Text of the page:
Suslick,S.B., Schiozer,D., Rodriguez, M.R.THEMATICCONTRIBUTIONTERRÆ 6(1):30-41, 2009Uncertainty and Risk Analysis in PetroleumExploration and ProductionSaul B. SuslickUNICAMP, Institute of Geosciences and Center ofPetroleum StudiesDenis SchiozerUNICAMP, Department of Petroleum Engineering(FEM) and Center for Petroleum Studies – [email protected] Rebelo RodriguezPETROBRAS, Science and Petroleum EngineeringGraduate Program – FEM/IGAbstractDuring the past decades, there havebeen some significant improvements in uncertainty andrisk analysis applied to petroleum exploration and production. This paper presents a brief overview of the maincontributions made in the exploration and productionstages, followed by a summary of the main trends in thecontext of an exhaustible resource. Decisions related to petroleum exploration and production are still very complexbecause of the high number of issues involved in the process. However, uncertainty and risk analysis are becomingmore popular as new hardware and software advancesappear, contributing in an important manner to clarifythe range and the impacts of new discoveries as well asdevelopment and production assets.Keywordscally viable reservoirs, technology and oil price.Even at the development and production stagethe engineering parameters embody a high level ofuncertainties in relation to their critical variables(infrastructure, production schedule, quality ofoil, operational costs, reservoir characteristics etc.).These uncertainties originated from geologicalmodels and coupled with economic and engineering models involve high-risk decision scenarios,with no guarantee of successfully discovering anddeveloping hydrocarbons resources.Corporate managers continuously face important decisions regarding the allocation of scarceresources among investments that are characterized by substantial geological and financial risk.For instance, in the petroleum industry, managersare increasingly using decision analysis techniquesto aid in making these decisions. In this sense, thepetroleum industry is a classic case of uncertaintyin decision-making; it provides an ideal settingfor the investigation of corporate risk behaviorand its effects on the firm’s performance. Thewildcat drilling decision has long been a typicalexample of the application of decision analysis inclassical textbooks.Future trends in oil resource availability willdepend largely on the balance between the outcome of the cost-increasing effects of depletionand the cost-reducing effects of new technology.Based upon that scenario, new forms of reservoiruncertainty, risk analysis, decisionanalysis, portfolio.IntroductionExploration and production of hydrocarbons1is a high-risk venture. Geological concepts are uncertain with respect to structure, reservoir seal, andhydrocarbon charge. On the other hand, economicevaluations have uncertainties related to costs,probability of finding and producing economi1Exploration and production of hydrocarbons in this paper encompass allthe activities, such as: basin and play analysis, leads, prospect evaluation,development stages, facilities, logistics, management, etc.30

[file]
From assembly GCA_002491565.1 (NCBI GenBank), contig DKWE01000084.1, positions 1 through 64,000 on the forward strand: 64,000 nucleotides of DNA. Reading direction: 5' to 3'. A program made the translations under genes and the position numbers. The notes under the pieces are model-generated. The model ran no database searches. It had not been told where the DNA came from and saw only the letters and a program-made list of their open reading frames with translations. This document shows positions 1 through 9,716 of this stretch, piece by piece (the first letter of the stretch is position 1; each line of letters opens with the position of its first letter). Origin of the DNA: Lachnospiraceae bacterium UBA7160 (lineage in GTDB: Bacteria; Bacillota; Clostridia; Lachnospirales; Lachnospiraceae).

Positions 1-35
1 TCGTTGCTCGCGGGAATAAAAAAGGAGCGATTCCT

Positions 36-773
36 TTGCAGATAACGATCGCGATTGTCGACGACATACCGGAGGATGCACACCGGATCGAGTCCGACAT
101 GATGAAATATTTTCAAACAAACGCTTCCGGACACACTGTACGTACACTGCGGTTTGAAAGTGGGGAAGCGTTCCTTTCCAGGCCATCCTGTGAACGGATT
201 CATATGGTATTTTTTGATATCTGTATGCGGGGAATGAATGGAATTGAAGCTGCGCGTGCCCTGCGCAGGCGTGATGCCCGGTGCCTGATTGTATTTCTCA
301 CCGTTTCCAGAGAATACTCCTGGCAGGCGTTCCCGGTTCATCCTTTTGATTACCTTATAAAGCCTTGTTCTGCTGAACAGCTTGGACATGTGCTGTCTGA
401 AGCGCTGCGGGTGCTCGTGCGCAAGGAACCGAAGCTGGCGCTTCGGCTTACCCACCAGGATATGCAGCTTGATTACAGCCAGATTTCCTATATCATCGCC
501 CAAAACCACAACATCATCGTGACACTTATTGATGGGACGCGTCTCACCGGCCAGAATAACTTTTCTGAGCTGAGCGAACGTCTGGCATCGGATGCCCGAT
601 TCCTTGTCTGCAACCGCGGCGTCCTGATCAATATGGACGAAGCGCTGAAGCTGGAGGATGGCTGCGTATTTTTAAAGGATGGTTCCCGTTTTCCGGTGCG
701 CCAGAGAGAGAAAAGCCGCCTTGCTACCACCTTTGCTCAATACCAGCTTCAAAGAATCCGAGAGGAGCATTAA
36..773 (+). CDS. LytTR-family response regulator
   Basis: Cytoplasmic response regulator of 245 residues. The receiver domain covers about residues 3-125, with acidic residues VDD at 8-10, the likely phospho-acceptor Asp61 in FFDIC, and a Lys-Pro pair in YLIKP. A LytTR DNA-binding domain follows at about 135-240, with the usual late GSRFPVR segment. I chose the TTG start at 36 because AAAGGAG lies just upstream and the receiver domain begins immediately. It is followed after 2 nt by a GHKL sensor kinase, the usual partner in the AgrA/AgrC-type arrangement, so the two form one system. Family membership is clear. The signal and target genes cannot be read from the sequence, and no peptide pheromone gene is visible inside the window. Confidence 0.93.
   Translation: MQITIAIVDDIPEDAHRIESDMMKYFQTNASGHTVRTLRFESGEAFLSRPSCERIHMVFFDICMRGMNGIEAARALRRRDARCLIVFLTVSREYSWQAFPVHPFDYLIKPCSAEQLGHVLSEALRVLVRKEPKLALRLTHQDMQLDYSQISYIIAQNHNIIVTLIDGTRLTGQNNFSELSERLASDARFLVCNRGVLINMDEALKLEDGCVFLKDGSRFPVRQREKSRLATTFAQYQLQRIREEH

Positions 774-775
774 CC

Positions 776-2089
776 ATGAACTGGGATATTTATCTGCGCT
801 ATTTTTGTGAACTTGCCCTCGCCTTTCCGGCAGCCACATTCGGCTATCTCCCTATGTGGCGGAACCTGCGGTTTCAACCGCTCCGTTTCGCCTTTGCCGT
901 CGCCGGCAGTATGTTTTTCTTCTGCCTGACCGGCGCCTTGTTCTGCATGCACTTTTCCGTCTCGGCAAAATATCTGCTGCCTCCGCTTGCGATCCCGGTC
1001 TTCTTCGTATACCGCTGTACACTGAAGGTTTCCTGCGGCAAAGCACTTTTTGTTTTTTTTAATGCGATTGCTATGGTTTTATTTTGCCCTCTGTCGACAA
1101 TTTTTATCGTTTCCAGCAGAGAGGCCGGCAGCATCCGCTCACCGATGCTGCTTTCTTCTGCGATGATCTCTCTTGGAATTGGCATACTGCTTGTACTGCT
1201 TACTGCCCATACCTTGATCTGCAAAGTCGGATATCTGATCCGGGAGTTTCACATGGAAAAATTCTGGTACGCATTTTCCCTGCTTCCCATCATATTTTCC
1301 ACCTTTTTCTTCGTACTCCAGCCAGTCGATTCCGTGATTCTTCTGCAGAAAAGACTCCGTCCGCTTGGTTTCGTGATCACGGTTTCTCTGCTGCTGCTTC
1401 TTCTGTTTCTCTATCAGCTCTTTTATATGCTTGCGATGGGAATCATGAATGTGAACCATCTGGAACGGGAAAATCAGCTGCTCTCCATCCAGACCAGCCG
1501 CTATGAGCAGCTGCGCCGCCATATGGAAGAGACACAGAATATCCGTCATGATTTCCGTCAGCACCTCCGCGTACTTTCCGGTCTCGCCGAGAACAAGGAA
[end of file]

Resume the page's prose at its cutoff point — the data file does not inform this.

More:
TERRÆ 6(1):30-41, 2009Suslick, S.B., Schiozer, D., Rodriguez, M.R.pricing and resource allocation in large monopolistic enterprises. Allais’ work was a useful means orpreview to demonstrate Monte Carlo methods ofcomputer simulation and how they might be usedto perform complex probability analysis, instead ofsimplifications of risk estimation of large areas.During this period, there were several attemptsto define resource level probabilities at various stages of exploration in a basin using resource distribution and risk analysis (Kaufman, 1963; Krumbeinand Graybill, 1965; Drew, 1967; Harbaugh et al.,1977; Harris, 1984; Harbaugh, 1984, Harris 1990).At that time governmental agencies (U.S. Geological Survey, Institut Français du Pétrole, etc.) werealso beginning to employ risk analysis in periodicappraisals of oil and gas resources (Figure 1).During the 1980’s and 1990’s, new statisticalmethods were applied using several risk estimationtechniques such as: (1) lognormal risk resourcedistribution (Attanasi and Drew, 1985), (2) Paretodistribution applied to petroleum field-size datain a play (Crovelli, 1995) and (3) fractal normalpercentage (Crovelli et al., 1997). Recently, USGShas developed several mathematical models forundiscovered petroleum resource assessment (Ahlbrandt and Klett, 2005) and forecast reserve growthof fields both in the United States (U.S.) and theworld (Klett, 2005).Throughout 1960’s, the concepts of risk analysis methods were more restricted to academia andwere quite new to the petroleum industry whencontributions appeared from Grayson (1960), Arpsand Arps (1974), Newendorp (1975, edited as Newendorp and Schuyler, 2000) and Megill (1977).Newendorp (op.cit.) emphasized that decisionanalysis does not eliminate or reduce risk and willnot replace professional judgment of geoscientists,engineers, and managers. Thus, one objective ofdecision analysis methods, as will be discussed laterin this paper, is to provide a strategy to minimizethe exposure of petroleum projects to risk and uncertainty in petroleum exploration ventures.The assessment to risk model preferences ofdecision makers can be achieved using a utilityfunction provided by Utility Theory. If companiesmake their decisions rationally and consistently,then their implied risk behaviors can be describedby the parameters of a utility function. DespiteBernoulli’s attempt in the 18th century to quantifyan individual’s financial preferences, the parameters of the utility function were formalized onlyexploitation and management will appear wherethe contributions of risk and decision models areone of the important ingredients. This trend canbe seen in the last two decades. The new internationally focused exploration and productionstrategies were driven in part by rapidly evolvingnew technologies. Technological advances allowedexploration in well-established basins as well asin new frontier zones such as ultra-deep water.Those technology-driven international exploration and production strategies combined with newand unique strategic elements where risk analysisand decision models represent important components of a series of investment decisions.This paper covers a brief review of previousapplications involving the following topics: (1)Risk and Decision Analysis in Petroleum Exploration; (2) Field Appraisal and Development, andUncertainty in Production Forecasts, (3) the Decision Making Process and Value of Informationand (4) Portfolio Management and Valuation Option Approach. This paper describes some of themain trends and challenges and presents a discussion of methodologies that affect the present levelof risk applied to the petroleum industry aimed atimproving the decision-making process.Risk Analysis: ExplorationThe historical origins of decision analysis canbe partially traced to mathematical studies of probabilities in the 17th and 18th centuries by Pascal,Laplace, and Bernoulli. However, the applicationsof these concepts in business and general management appeared only after the Second WorldWar (Covello and Mumpower, 1985; Bernstein,1996). The problem involving decision-makingwhen there are conditions of risk and uncertaintyhas been notorious since the beginnings of theoil industry. Early attempts to define risk wereinformal.The study by Allais (1956) on the economicfeasibility of exploring the Algerian Sahara is a classic example because it is the first study in which theeconomics and risk of exploration were formallyanalyzed through the use of the probability theoryand an explicit modeling of the sequential stagesof exploration. Allais was a French economist whowas awarded the Nobel Prize in Economics in 1988for his development of principles to guide efficient31